It is true that Iran supports its co-sectarian forces like the Hezbollah (Lebanon) and Houthis (Yemen) who are otherwise in a minority in those areas and up in arms against the might of rival militias propped up by the Arab Sheikhdoms, and therefore indirectly supported by US; but that is a sectarian reality, and only a selective microscope is put on the Iranians.

This limited concern of tilting the balance in favour of the ‘Saudi bloc’ was confirmed by the US Secretary of State Mike Pompeo, who said in an interview, “This revolutionary effort to control capitals in Damascus and in Beirut and in Sanaa, that’s not appropriate, it’s destabilizing. And we’re asking them to conform to the normal things that normal nations do ~ nothing more.”

It was a clear case of looking askance on the actions of other players in the region. While the Saudi-Emirati backed coalition has bombed Yemen’s cities relentlessly and blockaded Yemen’s ports, preventing humanitarian aid from reaching the starving and wounded population of 8 million affected people, only the Iranian Revolutionary Guards were conveniently designated as a ‘terrorist organisation’.

Similarly, even as the UN nuclear watchdog, called the International Atomic Energy Agency, has repeatedly confirmed that Iran had complied with all restrictions, access and backtracking as agreed under the Joint Comprehensive Plan of Action (JCPOA), yet the US remained unmoved. On the contrary, an all-out effort to accuse Iran of ‘irresponsibility’ and ‘belligerence’ is underway ~ even as the Iranians face the ignominy of crippling economic sanctions and humiliating rhetoric, notably Trump’s tweet, ‘If Iran wants to fight, that will be the official end of Iran’.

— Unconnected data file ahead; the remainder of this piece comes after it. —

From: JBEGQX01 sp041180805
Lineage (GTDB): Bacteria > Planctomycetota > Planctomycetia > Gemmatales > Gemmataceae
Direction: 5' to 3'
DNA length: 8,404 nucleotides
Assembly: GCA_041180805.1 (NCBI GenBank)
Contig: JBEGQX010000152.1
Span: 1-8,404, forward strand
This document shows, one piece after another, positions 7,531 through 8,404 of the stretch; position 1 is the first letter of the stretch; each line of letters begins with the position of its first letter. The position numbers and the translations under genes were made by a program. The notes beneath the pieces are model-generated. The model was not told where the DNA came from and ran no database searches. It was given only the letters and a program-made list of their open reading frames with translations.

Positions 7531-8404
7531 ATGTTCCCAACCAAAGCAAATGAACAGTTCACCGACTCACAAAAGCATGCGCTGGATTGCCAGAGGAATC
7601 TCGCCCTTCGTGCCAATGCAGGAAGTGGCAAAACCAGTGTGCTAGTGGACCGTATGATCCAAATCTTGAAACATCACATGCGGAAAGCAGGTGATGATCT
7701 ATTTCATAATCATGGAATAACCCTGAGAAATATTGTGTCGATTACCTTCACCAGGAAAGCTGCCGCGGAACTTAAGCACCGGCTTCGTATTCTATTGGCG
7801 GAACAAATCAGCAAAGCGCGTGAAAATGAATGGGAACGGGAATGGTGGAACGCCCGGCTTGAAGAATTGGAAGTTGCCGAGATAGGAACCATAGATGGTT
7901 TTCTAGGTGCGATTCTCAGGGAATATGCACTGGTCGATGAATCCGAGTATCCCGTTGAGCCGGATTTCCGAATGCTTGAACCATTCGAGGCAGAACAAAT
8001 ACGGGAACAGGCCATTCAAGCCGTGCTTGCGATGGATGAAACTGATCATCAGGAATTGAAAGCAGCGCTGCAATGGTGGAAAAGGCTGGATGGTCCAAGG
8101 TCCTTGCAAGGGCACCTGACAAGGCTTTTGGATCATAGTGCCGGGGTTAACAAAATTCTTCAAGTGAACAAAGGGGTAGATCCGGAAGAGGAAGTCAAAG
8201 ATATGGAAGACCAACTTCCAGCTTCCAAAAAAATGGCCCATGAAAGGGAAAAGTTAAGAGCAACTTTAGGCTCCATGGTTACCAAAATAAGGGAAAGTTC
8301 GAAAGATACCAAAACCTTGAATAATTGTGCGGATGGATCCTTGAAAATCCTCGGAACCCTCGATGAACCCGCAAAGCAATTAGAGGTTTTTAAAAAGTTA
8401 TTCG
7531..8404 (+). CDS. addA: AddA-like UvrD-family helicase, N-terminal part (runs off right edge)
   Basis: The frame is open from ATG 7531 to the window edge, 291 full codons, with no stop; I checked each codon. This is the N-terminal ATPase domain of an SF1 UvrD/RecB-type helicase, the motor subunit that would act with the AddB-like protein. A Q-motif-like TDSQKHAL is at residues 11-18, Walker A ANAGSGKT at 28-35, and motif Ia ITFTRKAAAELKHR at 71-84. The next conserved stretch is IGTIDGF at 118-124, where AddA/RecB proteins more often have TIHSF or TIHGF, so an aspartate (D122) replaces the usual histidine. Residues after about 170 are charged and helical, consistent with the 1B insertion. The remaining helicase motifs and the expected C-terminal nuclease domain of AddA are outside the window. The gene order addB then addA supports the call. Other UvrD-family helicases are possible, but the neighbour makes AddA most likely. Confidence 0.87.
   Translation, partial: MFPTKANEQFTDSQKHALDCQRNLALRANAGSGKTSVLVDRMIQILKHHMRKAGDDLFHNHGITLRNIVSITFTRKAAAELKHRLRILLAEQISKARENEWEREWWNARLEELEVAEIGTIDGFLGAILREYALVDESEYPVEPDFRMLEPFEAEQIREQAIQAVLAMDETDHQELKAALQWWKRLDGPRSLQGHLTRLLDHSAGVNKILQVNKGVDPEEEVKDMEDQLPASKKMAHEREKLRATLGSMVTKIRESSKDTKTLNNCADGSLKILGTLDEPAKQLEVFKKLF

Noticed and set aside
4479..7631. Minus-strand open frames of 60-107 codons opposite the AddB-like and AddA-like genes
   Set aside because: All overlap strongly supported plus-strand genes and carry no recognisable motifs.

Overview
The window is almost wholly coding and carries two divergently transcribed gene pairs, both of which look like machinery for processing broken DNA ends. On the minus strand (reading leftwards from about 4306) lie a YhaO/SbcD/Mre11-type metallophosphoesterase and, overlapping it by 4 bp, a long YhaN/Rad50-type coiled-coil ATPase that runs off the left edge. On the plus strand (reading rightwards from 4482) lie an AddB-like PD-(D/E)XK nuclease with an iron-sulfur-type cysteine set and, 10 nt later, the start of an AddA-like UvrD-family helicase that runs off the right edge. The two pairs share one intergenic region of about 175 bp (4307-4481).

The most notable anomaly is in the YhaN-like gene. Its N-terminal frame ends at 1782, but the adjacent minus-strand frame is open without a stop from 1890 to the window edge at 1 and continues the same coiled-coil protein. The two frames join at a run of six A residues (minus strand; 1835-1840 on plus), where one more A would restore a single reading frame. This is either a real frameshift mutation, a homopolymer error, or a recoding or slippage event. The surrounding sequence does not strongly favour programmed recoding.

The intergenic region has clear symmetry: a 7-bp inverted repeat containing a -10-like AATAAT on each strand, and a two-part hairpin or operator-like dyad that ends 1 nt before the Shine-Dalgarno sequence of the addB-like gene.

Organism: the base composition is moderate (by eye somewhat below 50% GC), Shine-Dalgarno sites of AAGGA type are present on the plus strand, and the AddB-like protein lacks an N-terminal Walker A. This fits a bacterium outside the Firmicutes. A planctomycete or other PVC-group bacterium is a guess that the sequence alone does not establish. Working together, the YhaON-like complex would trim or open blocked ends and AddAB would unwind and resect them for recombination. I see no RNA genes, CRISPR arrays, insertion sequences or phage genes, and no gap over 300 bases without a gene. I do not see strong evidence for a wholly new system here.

Even the recent tension that followed an out-of-proportion assessment of threats emanating from Iran was labelled as, ‘a number of troubling and escalatory indications and warnings’ ~ all to justify the US military buildup in the region and provoke retaliatory rhetoric from the Iranians. A British General in the region confirmed no such threat perception from Iran, and yet the strategy of ‘maximum pressure’ persists unabated.

The Iranians may have their own issues with their own regime as is the case everywhere. However, to think that they will prefer a US-backed action given the country’s fractured history or even the recent acts of the US is simply unacceptable.

The US action will again strengthen the hands of the clerics, and an excellent opportunity of having a moderate, reasonable and pacifist President of Iran in Hasan Rouhani, would be lost. The echo chambers of the Donald Trump administration are reverberating with a stereotyped, dated and insincere posture of outrage.

The civilisational difference in the administrations of Washington DC and Tehran were captured succinctly and evocatively by the Iranian Foreign Minister, Mohammad Javad Zarif, who said amidst the inelegant bluster, ‘Iranians have stood tall for millennia while aggressors have all gone…try respect – it works’!

(The writer is Lt Gen PVSM, AVSM (Retd), Former Lt Governor of Andaman & Nicobar Islands & Puducherry.)